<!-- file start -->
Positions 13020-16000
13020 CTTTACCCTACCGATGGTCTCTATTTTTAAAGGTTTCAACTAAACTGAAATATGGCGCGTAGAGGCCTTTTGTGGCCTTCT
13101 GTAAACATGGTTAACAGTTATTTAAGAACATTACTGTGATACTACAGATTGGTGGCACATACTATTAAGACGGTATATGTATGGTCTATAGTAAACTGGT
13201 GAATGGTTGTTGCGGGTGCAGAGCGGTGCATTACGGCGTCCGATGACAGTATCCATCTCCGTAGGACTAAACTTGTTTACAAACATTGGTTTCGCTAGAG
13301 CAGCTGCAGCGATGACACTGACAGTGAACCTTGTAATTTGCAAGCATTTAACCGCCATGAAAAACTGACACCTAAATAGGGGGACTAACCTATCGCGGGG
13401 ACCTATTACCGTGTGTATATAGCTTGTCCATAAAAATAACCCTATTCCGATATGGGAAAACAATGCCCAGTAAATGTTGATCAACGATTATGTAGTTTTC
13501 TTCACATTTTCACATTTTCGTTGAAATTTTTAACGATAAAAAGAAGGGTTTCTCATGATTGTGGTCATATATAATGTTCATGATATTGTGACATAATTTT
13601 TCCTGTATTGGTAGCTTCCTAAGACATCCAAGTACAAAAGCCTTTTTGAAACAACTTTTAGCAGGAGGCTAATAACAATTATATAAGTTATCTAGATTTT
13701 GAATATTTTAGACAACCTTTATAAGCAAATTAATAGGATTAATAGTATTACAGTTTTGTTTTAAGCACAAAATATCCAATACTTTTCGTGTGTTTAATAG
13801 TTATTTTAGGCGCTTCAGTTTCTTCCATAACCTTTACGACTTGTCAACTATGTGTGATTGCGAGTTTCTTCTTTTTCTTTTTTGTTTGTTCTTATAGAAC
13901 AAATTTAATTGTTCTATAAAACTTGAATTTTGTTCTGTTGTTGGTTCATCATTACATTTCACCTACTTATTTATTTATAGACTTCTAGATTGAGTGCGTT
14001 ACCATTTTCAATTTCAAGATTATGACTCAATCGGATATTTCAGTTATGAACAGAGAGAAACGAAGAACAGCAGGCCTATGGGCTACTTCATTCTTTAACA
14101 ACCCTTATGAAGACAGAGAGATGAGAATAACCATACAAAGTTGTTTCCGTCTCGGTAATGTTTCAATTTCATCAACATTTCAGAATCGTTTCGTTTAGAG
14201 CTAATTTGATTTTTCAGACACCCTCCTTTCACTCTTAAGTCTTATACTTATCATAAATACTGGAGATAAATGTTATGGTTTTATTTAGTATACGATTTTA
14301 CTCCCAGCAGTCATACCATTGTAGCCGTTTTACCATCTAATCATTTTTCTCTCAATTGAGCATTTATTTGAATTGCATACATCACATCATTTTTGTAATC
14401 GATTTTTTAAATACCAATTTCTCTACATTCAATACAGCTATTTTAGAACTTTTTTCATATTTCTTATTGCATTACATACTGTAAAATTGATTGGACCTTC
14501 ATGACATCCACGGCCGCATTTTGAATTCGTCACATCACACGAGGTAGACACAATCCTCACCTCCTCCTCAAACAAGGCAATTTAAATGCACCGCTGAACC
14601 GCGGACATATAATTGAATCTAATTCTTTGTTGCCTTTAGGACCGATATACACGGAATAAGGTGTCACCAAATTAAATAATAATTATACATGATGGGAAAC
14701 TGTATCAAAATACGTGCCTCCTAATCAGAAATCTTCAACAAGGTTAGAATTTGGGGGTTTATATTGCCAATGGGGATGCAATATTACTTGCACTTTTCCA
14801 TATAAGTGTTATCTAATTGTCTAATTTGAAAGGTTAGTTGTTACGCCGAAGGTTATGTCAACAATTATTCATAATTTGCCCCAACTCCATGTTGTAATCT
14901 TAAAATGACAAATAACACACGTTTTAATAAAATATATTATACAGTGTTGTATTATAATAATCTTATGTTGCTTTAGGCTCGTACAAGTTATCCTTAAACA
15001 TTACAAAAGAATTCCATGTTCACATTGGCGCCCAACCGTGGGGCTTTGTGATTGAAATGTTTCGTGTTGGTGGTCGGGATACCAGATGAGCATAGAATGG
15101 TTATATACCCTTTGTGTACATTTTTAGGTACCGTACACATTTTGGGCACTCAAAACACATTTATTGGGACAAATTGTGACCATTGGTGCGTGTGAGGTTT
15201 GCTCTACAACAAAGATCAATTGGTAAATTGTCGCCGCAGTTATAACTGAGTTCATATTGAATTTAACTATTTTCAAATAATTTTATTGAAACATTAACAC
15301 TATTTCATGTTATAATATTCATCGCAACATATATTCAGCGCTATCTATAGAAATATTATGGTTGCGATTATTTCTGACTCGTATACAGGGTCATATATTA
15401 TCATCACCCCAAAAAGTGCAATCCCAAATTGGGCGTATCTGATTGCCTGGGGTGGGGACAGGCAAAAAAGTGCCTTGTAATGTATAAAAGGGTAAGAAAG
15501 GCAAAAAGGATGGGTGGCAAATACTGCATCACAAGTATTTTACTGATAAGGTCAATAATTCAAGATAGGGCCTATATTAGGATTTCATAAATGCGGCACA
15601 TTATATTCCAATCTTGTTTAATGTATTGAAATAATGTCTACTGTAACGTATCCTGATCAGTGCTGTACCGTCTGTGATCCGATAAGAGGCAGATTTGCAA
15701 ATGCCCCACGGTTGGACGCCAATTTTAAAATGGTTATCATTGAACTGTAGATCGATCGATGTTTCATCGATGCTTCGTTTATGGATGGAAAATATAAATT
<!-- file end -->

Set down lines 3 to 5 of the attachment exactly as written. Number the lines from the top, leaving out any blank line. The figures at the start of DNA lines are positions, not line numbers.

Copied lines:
13101 GTAAACATGGTTAACAGTTATTTAAGAACATTACTGTGATACTACAGATTGGTGGCACATACTATTAAGACGGTATATGTATGGTCTATAGTAAACTGGT
13201 GAATGGTTGTTGCGGGTGCAGAGCGGTGCATTACGGCGTCCGATGACAGTATCCATCTCCGTAGGACTAAACTTGTTTACAAACATTGGTTTCGCTAGAG
13301 CAGCTGCAGCGATGACACTGACAGTGAACCTTGTAATTTGCAAGCATTTAACCGCCATGAAAAACTGACACCTAAATAGGGGGACTAACCTATCGCGGGG